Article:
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September deadlines loom for Israel as Peres and Obama will meet

Obama had set a September goal for some kind of Middle East agreement. With Palestinians now weighing the declaration of a state, Israel's Shimon Peres has much to discuss at the White House.

By Staff writer / April 5, 2011

Secretary of State Hillary Clinton meets Israeli President Shimon Peres at Blair House in Washington on April 4. Mr. Peres visits the White House Tuesday with two September deadlines bearing down on Israel – one from the Palestinians and one set by President Obama himself.

Kevin Lamarque/Reuters

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Washington

Israeli President Shimon Peres visits the White House Tuesday with two September deadlines bearing down on Israel – one from the Palestinians and one set by President Obama himself.

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When Mr. Obama relaunched Middle East peace talks last September, he set a goal of reaching some kind of agreement within a year. The administration has never said the president has relinquished that goal, even as the unforeseen "Arab spring" has roiled the region.

But perhaps the bigger problem for Israel is a Palestinian plan, born of frustration over a moribund peace process, to leapfrog the model of incremental progress toward Palestinian statehood by simply having a Palestinian state declared at September’s gathering of the United Nations General Assembly in New York.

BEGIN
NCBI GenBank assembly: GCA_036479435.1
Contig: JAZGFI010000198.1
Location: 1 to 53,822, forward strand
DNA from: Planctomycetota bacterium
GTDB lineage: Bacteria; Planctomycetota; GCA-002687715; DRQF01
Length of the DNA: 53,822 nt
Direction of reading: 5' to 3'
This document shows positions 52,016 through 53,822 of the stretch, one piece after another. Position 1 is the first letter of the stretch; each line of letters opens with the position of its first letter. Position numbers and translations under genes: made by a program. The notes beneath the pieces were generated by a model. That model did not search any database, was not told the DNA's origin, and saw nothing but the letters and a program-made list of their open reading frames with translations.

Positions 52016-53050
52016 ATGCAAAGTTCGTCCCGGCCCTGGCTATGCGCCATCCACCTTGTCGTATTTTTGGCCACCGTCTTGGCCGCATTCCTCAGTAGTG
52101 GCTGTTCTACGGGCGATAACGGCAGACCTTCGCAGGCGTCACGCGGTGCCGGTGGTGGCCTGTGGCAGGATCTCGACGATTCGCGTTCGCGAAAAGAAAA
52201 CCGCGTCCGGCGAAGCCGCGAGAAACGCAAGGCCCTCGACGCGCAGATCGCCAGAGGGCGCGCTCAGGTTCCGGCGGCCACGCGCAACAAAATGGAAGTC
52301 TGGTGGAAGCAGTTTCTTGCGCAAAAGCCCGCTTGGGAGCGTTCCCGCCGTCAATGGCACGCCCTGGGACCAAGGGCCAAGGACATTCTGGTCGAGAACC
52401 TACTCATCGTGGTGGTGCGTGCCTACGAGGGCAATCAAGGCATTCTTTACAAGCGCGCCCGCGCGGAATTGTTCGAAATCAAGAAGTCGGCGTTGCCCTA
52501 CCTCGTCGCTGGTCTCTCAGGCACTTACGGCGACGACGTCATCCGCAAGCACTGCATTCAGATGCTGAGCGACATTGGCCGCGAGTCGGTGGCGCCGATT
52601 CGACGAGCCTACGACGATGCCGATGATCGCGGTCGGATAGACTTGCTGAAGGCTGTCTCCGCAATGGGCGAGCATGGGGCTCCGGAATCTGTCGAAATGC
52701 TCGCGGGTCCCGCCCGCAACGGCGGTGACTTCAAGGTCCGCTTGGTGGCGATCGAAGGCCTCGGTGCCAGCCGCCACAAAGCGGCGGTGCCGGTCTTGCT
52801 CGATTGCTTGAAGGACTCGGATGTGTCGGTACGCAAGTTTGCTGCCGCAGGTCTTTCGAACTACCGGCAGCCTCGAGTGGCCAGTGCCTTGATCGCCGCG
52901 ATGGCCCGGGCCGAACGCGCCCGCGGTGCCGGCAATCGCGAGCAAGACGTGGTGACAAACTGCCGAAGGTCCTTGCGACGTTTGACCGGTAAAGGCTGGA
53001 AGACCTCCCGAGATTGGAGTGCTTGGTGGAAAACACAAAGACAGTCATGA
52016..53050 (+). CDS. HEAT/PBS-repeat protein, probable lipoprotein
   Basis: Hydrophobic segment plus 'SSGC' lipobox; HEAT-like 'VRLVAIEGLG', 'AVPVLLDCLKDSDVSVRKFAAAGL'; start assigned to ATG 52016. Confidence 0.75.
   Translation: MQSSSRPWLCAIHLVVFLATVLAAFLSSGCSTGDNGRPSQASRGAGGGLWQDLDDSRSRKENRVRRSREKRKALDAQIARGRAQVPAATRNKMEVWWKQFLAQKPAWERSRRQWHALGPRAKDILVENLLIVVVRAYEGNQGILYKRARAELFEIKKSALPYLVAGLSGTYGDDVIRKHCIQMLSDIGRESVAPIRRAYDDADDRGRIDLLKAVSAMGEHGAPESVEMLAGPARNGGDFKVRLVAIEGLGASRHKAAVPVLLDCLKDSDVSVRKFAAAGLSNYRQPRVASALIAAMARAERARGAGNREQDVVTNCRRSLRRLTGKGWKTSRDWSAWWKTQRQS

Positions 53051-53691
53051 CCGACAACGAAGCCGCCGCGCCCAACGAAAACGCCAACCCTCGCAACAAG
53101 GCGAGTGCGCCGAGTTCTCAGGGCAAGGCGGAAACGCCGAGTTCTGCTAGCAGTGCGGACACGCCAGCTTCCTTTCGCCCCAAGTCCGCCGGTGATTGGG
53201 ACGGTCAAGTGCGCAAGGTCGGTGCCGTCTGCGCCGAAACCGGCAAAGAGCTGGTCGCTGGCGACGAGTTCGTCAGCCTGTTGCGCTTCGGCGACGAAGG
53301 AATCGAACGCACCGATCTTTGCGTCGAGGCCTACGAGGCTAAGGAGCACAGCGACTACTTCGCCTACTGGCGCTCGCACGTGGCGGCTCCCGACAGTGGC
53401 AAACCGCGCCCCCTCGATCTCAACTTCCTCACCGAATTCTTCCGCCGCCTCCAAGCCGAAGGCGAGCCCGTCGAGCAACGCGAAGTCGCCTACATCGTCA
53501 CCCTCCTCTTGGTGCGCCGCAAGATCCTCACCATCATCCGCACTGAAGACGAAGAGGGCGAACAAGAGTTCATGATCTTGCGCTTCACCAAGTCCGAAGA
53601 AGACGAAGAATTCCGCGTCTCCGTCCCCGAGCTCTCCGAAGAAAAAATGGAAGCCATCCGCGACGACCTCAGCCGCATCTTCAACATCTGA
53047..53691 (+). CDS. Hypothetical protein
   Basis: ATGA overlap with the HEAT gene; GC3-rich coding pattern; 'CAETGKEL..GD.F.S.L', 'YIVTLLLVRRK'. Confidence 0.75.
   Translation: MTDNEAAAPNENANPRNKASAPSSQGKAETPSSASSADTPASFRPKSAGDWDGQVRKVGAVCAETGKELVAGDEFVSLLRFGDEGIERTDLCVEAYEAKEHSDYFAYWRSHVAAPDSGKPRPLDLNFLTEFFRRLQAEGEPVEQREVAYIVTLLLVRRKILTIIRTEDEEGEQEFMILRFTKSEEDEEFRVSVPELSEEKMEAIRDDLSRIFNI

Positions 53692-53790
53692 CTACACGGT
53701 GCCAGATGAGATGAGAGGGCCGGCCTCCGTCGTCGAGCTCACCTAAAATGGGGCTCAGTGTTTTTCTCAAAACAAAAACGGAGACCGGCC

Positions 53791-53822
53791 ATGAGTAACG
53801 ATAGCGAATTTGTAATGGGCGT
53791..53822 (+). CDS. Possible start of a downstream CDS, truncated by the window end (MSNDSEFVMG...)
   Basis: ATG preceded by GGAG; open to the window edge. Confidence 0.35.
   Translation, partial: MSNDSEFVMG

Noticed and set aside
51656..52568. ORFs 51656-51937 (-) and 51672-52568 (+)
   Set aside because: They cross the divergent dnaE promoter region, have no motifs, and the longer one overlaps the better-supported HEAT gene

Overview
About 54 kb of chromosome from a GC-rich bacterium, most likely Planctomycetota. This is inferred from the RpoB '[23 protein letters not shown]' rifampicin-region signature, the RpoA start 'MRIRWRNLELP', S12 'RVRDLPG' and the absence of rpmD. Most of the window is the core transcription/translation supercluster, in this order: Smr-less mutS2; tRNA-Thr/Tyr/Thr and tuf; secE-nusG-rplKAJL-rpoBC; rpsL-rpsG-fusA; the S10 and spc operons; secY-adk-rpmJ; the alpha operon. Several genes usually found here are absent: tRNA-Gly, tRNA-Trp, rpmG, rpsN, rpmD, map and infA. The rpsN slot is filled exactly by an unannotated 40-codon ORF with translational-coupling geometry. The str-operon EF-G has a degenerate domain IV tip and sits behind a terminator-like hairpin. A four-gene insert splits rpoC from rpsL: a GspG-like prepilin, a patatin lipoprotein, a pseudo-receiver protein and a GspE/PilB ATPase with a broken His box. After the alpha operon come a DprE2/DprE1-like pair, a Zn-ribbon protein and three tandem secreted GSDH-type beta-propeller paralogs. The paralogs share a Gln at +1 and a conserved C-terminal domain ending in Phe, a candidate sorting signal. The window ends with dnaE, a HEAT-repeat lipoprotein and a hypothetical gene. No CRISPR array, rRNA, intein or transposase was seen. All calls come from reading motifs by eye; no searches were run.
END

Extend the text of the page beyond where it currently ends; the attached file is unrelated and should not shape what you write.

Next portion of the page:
Top 5 issues on the table for Israeli-Palestinian talks

Today Israel occupies Palestinian “territories,” but the nightmare for Israel is that it would suddenly find itself occupying an independent member of the United Nations, and an Arab one at that. One need only recall how the world looked upon Saddam Hussein’s occupation of an independent Kuwait to understand the alarm bells some Israeli politicians are sounding.

US quiet on statehood option

The Obama administration has said in the past that it rejects as unhelpful any unilateral actions by either side in the Israeli-Palestinian conflict, but so far the administration has been quiet on how it would approach a declaration of Palestinian statehood.

White House officials say Obama will discuss regional security and the Mideast turmoil with Mr. Peres, as well as ideas for getting the peace process moving again. But the challenges waiting in September are also a certain, if uncomfortable, agenda item.

“If you are a recognized state and you are occupied, you have a right to fight,” says Amjad Atallah, director of the Middle East task force at the New America Foundation in Washington.

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